Professor Gilbert Nathanson, University of Wisconsin. "Big Impacts of Little Droplets: Unraveling the Surface Chemistry of Sea Spray." Woodward CCB Departmental Colloquium.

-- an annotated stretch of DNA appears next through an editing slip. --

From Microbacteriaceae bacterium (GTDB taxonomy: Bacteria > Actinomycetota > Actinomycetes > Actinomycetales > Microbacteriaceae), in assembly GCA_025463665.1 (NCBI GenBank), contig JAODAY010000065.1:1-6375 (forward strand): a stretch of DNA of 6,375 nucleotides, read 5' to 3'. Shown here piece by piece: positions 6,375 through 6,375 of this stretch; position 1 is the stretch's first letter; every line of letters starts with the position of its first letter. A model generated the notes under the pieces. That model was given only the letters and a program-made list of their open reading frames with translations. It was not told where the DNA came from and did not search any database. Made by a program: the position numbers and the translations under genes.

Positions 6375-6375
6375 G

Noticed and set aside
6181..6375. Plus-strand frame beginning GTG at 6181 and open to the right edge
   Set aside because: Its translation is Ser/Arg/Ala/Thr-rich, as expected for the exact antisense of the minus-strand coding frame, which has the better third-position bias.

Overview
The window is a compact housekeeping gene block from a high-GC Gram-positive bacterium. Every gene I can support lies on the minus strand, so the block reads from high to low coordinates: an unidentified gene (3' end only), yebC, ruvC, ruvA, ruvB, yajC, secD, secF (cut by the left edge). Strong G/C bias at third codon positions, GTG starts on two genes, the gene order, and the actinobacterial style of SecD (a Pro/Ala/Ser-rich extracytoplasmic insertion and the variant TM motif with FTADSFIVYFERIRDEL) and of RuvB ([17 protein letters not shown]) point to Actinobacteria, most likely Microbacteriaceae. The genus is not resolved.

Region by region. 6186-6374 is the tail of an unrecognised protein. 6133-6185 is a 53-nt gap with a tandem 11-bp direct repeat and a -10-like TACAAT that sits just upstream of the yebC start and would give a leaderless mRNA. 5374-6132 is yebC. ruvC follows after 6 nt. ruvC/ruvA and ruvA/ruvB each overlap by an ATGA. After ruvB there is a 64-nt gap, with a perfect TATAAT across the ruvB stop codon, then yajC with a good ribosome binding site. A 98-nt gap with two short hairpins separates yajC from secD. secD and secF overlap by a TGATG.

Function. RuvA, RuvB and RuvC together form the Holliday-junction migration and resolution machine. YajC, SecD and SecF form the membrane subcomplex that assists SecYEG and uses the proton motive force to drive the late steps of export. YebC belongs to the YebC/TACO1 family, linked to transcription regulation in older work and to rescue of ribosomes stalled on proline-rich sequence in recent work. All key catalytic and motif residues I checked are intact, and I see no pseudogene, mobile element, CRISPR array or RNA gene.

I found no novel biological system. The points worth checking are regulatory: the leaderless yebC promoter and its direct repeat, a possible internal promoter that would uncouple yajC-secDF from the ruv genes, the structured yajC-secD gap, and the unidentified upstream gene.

Abstract: Sea spray is composed of tiny droplets generated by bursting bubbles at the surface of the ocean. These droplets contain water, salt, organic molecules, and even bacteria as they are lofted into the atmosphere. Although tiny, they have a substantial impact on our climate and air quality. In particular, aerosol droplets scatter sunlight back into space and they act as miniature chemical reactors, indirectly altering the concentrations of gases such as ozone and methane. The nighttime uptake of the nitrogen oxide, N2O5, into these droplets is among the most influential of these gas-particle reactions. N2O5 reactivity varies enormously, in part because of organic coatings on the droplet surface. I will describe gas-liquid scattering experiments and molecular dynamics simulations that are enabling us to develop a “blow-by-blow” description of this reaction and others. Our results show how organic monolayers can catalyze reactions of N2O5 rather than suppress them.